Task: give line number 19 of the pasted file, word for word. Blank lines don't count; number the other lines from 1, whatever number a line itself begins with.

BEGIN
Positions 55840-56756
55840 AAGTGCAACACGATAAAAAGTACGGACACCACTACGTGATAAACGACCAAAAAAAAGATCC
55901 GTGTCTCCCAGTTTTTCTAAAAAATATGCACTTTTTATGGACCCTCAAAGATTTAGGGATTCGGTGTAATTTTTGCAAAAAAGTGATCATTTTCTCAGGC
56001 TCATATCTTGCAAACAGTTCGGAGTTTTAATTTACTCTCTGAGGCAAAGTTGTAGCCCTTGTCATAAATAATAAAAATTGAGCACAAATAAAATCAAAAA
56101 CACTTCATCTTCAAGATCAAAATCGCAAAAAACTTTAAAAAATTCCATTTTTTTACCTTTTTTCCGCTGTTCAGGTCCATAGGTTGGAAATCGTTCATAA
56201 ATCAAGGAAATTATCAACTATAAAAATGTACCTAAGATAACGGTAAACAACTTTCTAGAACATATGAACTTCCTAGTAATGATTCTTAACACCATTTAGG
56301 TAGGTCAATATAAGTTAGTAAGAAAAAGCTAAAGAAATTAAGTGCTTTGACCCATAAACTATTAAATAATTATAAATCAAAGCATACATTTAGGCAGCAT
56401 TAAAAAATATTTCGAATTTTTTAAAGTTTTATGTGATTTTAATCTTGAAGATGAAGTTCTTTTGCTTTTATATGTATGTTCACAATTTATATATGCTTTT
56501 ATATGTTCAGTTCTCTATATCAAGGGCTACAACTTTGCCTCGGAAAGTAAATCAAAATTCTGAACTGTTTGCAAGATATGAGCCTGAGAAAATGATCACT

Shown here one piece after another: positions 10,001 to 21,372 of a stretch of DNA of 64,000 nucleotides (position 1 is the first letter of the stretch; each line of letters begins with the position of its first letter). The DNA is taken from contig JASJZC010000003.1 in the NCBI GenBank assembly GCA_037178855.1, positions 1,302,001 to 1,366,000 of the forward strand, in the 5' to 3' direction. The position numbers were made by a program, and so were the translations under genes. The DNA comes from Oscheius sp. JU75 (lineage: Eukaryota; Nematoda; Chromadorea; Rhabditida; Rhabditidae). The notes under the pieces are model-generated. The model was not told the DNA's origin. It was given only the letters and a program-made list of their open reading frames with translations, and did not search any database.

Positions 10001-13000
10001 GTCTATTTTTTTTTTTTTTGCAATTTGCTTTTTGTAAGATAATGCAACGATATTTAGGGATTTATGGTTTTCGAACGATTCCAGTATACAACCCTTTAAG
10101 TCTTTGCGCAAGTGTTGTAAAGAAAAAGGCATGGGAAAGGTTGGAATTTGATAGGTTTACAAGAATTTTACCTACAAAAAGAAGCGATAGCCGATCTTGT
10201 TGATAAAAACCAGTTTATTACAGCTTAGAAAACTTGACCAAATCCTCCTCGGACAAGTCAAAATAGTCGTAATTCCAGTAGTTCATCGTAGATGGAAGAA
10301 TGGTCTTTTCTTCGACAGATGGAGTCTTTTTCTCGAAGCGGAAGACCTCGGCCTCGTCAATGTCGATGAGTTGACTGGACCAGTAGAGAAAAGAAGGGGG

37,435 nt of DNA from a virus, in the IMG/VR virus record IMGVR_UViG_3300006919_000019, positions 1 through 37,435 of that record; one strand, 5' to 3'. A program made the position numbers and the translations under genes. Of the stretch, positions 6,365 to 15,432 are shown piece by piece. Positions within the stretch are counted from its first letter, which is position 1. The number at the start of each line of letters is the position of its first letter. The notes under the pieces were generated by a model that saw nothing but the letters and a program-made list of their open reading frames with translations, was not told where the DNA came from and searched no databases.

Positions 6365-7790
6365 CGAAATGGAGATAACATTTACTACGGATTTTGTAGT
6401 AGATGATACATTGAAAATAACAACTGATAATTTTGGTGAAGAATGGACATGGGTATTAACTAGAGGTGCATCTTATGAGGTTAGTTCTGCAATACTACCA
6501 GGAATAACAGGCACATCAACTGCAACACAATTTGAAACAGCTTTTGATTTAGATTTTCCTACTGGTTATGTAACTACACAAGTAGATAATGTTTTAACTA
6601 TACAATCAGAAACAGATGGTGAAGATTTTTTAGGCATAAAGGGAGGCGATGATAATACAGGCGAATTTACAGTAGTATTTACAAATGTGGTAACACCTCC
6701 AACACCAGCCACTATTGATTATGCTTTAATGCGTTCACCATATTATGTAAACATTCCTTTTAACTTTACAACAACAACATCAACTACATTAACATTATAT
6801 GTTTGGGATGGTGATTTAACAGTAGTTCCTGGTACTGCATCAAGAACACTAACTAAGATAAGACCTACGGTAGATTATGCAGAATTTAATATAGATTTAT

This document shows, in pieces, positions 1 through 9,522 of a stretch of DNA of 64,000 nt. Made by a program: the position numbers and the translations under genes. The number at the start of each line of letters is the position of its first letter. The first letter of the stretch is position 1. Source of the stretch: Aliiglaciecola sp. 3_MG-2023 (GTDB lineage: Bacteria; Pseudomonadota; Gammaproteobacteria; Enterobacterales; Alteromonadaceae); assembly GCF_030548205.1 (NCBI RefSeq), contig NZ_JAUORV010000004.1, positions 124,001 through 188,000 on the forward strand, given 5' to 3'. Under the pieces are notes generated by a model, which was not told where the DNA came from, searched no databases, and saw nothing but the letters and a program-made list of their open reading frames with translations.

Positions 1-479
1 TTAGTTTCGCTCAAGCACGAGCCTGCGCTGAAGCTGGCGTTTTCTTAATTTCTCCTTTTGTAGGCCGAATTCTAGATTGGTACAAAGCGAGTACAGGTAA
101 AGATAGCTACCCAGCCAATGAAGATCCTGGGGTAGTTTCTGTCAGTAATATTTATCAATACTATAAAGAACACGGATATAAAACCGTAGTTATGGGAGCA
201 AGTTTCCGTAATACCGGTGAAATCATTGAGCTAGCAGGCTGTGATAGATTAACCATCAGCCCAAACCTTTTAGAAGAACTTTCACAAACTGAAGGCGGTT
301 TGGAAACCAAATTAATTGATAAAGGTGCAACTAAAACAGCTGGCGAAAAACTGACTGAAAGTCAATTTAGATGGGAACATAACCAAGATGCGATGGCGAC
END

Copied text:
6401 AGATGATACATTGAAAATAACAACTGATAATTTTGGTGAAGAATGGACATGGGTATTAACTAGAGGTGCATCTTATGAGGTTAGTTCTGCAATACTACCA